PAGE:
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Uber's vice president of maps and business platform, Brian McClendon, is the latest executive to announce a departure from the taxi-hailing company.
Uber has been making headlines for all the wrong reasons since the start of 2017. More than 200,000 Uber customers deleted Uber's app during a weekend in January as part of the #DeleteUber movement. Since then, the company has launched an internal investigation into its workplace culture after a former engineer, Susan Fowler, wrote a blog post describing experiences of gender bias and sexual harassment at Uber.
In the past two weeks, Uber has also been sued by Google, one of its investors, which is accusing it of using stolen technology and had details of a scheme conceived to fool government authorities published.
Executives to have left the company in the past few weeks include:
- Jeff Jones, Uber's president
- Brian Mclendon, Uber's VP of maps and business platform
- Gary Marcus, head of Uber AI Labs
- Raffi Krikorian, senior director of engineering at Uber's Advanced Technologies Centre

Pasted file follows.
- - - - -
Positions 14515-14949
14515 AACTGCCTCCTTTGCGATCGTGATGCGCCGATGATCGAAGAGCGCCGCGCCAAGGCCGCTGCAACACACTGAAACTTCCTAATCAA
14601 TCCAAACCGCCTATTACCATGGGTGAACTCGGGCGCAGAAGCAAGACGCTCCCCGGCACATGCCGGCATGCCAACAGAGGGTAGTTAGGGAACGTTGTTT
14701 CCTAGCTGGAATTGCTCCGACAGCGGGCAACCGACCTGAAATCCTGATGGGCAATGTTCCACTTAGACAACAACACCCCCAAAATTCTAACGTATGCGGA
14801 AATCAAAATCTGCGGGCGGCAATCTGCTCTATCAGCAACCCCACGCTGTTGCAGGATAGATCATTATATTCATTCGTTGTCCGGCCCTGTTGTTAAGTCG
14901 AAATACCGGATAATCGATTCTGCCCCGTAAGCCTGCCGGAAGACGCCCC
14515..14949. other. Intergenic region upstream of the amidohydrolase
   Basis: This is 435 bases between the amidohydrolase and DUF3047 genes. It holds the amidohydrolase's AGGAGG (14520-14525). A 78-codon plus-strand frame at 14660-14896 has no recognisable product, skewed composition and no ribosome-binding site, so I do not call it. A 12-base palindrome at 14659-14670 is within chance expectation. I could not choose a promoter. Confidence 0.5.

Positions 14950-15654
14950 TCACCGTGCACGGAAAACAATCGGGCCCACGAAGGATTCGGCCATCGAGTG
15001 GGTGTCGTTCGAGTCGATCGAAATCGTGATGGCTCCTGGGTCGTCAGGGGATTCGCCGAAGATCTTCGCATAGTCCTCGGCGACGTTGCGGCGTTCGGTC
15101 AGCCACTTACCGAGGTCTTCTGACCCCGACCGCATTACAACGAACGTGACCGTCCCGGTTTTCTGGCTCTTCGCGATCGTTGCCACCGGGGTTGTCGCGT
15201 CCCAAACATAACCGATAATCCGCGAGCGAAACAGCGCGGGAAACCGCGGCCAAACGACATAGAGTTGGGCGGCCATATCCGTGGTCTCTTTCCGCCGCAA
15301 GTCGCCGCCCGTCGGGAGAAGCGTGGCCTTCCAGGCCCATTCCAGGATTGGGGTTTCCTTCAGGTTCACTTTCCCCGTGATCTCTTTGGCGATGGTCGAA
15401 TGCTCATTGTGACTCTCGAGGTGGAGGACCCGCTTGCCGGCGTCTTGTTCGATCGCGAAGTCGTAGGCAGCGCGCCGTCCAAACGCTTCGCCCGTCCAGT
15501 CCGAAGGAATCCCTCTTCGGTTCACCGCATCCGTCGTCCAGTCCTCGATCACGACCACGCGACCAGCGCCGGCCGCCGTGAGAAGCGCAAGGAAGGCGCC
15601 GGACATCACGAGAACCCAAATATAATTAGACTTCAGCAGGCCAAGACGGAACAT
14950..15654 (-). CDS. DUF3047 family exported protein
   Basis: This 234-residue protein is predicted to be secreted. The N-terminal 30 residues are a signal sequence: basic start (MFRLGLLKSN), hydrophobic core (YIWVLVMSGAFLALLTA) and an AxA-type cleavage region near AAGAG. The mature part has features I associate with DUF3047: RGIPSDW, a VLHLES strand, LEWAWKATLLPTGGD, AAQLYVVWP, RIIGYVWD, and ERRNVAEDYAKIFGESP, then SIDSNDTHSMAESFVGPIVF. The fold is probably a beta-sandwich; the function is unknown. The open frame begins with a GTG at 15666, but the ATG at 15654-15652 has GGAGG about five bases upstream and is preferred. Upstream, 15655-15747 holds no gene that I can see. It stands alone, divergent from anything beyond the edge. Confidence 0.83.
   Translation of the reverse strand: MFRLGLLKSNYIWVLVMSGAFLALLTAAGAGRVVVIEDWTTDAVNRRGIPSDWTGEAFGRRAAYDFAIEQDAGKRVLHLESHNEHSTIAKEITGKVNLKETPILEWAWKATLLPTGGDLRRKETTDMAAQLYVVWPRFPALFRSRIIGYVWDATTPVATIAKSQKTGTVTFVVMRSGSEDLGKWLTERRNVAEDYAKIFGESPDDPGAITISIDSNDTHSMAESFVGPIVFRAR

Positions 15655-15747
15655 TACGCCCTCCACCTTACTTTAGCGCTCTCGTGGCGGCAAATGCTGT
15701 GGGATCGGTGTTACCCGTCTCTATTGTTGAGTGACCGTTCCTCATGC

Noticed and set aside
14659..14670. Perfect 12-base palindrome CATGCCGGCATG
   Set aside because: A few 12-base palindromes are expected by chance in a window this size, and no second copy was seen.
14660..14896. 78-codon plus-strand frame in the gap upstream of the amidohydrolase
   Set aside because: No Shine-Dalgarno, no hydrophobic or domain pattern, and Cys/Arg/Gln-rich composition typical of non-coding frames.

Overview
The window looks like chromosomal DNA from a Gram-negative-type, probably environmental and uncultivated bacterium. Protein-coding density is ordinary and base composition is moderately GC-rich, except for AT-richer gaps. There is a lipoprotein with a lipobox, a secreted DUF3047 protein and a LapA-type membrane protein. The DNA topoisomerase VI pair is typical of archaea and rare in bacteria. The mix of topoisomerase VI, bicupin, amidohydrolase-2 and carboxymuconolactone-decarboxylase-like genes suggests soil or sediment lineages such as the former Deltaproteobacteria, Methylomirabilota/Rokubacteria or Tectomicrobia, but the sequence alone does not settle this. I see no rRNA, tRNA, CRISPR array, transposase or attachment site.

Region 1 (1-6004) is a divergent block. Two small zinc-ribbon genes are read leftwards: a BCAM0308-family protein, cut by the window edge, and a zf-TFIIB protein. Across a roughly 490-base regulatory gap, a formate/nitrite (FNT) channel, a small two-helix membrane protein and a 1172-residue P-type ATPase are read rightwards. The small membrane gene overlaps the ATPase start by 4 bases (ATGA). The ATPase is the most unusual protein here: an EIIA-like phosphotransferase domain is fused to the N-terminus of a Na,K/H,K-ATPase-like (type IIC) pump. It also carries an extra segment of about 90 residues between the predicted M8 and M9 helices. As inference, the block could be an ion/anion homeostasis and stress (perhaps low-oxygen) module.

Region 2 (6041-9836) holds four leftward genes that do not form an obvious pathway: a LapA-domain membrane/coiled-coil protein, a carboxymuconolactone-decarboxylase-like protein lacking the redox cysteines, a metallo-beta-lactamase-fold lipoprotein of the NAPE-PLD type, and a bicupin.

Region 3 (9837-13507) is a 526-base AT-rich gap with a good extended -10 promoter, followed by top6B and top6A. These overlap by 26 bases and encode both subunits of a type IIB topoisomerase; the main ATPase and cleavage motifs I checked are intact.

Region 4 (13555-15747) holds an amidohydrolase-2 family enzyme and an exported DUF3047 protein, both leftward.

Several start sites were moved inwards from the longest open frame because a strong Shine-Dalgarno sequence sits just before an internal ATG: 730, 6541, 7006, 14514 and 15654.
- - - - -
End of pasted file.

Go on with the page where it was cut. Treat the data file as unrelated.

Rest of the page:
- Charlie Miller, a key member of Uber's self-driving-car team
- Amit Singhal, SVP of engineering
- Ed Baker, Uber's VP of product and growth
McClendon reportedly said in a statement that he would be leaving Uber on March 28 on amicable terms and that he would stay on as an adviser to the company. He plans to return to his hometown of Lawrence, Kansas, and explore politics, according to The New York Times.
"This fall's election and the current fiscal crisis in Kansas is driving me to more fully participate in our democracy — and I want to do that in the place I call home," he reportedly said. "I believe in Uber's mission and the many talented people working there to make it a reality and that's why I have agreed to stay on as an adviser."
Uber did not immediately respond to Business Insider's request for comment.
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